Date of Award


Document Type

Open Access Dissertation

Degree Name

Doctor of Philosophy (PhD)


Education/Leadership in Urban Schools

First Advisor

Wenfan Yan

Second Advisor

Patricia Krueger-Henney

Third Advisor

Brian J. Daniels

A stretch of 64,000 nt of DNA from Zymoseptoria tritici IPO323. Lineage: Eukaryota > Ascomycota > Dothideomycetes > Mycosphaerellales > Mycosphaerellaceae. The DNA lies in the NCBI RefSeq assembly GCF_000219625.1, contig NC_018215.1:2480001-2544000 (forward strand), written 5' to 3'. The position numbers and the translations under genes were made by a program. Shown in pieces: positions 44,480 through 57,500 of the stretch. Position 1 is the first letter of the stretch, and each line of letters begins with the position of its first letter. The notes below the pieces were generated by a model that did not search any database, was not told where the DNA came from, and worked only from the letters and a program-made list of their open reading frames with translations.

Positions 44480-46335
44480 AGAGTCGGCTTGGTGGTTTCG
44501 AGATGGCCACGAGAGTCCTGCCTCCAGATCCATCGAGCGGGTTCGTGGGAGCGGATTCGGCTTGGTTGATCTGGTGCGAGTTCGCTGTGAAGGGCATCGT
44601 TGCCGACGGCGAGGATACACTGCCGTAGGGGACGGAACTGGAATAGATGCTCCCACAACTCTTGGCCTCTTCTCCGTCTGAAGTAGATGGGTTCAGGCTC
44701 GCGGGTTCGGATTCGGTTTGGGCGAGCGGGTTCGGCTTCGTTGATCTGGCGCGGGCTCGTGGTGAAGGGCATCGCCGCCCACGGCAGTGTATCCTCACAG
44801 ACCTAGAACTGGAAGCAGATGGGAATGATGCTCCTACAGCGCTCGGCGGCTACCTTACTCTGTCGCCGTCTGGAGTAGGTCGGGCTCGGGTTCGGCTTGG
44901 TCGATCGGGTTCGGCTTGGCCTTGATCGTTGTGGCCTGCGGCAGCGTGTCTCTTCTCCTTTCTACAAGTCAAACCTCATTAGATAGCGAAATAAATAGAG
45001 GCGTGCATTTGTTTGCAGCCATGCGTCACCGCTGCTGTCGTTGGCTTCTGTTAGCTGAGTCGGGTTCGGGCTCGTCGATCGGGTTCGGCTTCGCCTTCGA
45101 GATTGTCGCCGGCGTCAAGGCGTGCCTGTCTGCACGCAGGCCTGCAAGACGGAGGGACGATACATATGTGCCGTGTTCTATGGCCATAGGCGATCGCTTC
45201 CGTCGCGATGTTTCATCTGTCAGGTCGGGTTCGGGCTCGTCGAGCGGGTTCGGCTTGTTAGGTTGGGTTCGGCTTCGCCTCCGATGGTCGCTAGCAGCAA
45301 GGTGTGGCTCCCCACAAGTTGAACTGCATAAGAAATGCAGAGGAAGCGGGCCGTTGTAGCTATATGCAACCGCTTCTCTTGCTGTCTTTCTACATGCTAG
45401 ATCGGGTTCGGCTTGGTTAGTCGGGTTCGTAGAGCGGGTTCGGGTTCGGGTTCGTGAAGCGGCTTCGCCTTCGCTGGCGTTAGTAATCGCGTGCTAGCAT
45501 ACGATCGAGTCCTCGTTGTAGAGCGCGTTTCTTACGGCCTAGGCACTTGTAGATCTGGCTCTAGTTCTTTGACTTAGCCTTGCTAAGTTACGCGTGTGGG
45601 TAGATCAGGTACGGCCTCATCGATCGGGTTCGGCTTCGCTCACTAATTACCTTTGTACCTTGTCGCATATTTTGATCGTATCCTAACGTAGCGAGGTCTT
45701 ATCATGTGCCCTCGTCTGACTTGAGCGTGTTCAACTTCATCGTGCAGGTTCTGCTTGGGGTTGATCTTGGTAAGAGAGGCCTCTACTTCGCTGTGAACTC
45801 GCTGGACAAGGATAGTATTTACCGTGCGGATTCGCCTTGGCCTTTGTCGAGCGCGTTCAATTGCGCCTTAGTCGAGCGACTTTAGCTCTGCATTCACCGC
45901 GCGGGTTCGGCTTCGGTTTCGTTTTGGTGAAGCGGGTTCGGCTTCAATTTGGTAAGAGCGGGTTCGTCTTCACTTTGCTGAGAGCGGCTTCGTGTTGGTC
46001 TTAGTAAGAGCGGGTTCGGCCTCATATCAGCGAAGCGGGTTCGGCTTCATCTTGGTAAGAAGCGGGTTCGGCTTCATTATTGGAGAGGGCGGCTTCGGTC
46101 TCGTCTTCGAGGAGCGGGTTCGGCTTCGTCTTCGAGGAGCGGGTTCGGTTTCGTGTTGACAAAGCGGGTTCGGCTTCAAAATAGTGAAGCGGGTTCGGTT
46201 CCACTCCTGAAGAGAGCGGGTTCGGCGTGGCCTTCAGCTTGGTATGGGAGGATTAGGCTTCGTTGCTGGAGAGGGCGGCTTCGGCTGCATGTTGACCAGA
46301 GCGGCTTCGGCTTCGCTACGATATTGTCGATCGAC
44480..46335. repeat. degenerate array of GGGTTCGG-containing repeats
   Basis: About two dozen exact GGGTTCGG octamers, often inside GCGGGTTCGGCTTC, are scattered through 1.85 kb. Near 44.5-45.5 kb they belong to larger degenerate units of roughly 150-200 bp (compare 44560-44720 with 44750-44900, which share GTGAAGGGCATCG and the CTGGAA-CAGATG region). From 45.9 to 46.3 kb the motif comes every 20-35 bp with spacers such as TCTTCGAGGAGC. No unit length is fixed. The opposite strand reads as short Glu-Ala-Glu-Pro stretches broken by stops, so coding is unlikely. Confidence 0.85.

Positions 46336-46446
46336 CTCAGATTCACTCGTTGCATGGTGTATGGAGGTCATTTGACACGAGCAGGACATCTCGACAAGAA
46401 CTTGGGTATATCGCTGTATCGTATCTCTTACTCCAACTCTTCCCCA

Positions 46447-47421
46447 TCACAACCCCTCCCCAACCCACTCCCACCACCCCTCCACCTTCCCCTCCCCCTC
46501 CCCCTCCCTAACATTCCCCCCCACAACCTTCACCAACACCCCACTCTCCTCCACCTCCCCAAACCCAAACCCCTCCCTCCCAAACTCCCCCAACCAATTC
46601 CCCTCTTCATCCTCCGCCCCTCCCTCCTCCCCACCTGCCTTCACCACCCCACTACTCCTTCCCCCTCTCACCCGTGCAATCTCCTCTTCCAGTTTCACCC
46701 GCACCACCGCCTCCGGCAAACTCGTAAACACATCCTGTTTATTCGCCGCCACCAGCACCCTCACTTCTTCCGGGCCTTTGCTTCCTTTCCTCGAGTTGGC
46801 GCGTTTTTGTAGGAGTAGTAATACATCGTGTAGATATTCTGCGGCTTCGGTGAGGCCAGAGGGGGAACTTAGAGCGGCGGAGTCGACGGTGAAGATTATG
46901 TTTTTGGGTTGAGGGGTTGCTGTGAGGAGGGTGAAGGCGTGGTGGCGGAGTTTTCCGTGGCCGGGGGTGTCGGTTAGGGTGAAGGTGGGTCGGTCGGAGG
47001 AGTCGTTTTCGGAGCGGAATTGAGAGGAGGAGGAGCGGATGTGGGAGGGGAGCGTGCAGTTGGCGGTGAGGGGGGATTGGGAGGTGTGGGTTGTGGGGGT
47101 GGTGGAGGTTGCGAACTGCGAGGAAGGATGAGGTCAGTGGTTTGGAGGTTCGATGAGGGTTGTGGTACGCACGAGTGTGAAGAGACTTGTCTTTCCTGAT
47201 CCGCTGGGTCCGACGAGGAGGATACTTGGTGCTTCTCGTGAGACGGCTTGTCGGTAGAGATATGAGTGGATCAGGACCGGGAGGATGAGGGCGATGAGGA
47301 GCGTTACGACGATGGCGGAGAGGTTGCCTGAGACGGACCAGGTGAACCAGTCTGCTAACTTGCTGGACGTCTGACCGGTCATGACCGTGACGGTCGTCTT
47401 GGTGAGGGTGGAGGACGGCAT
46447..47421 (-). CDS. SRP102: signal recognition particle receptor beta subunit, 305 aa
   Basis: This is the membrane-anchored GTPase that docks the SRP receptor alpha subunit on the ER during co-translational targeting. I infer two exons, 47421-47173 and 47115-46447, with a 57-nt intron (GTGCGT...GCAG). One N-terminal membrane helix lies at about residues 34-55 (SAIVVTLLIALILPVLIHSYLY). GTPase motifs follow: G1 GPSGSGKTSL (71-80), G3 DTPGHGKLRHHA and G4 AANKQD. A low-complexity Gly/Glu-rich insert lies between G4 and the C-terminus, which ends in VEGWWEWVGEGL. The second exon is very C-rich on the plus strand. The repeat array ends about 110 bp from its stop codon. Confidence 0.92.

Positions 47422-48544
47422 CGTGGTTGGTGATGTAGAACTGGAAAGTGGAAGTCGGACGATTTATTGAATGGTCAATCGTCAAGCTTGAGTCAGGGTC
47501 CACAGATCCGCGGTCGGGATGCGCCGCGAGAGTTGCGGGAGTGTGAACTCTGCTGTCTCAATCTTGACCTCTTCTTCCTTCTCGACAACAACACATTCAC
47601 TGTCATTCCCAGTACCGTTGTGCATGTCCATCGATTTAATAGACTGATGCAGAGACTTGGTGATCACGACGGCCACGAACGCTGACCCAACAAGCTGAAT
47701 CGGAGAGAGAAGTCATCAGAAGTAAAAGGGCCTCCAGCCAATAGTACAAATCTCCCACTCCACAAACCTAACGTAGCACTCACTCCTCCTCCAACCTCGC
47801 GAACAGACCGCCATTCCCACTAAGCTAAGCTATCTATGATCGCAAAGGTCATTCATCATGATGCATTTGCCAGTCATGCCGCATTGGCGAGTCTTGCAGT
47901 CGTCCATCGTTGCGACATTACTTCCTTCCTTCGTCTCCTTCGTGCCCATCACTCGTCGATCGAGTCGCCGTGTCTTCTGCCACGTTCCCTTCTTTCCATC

The phenomenon of learned helplessness is the state in which an individual no longer views their outcomes as contingent upon their effort in response to previous failure outcomes and stressful events which were out of their control. Learned helplessness symptoms are often observed amongst students who experience other challenges simultaneously, such as low academic achievement, emotional disability (ED) diagnosis, and/or low-socioeconomic status (low-SES). The existing LH research focuses on identification, labeling, and offering interventions, such as learned optimism (LO) and attribution retraining. The lack of qualitative data, specifically student input, is a gap in the current body of research that is possibly preventing a more comprehensive understanding of LH, critical insights into the experience of the phenomenon, and more comprehensive interventions. The purpose of this study is to begin to fill this gap by incorporating qualitative data involving student input into the conversation around LH. This mixed-methods approach first inquired about the correlations between LH and causal/resulting factors. Statistical significance was found between attribution styles and certain correlating factors across all three life realms (academic, personal relationships, and extra-curricular activities) and composite scores. Interviews were also conducted to promote student voice and help explain the quantitative findings. The data were integrated and discussed. Educators and educational researchers can incorporate the results of this work to create actionable steps to support struggling LH students to gain a sense of control over their own academic outcomes.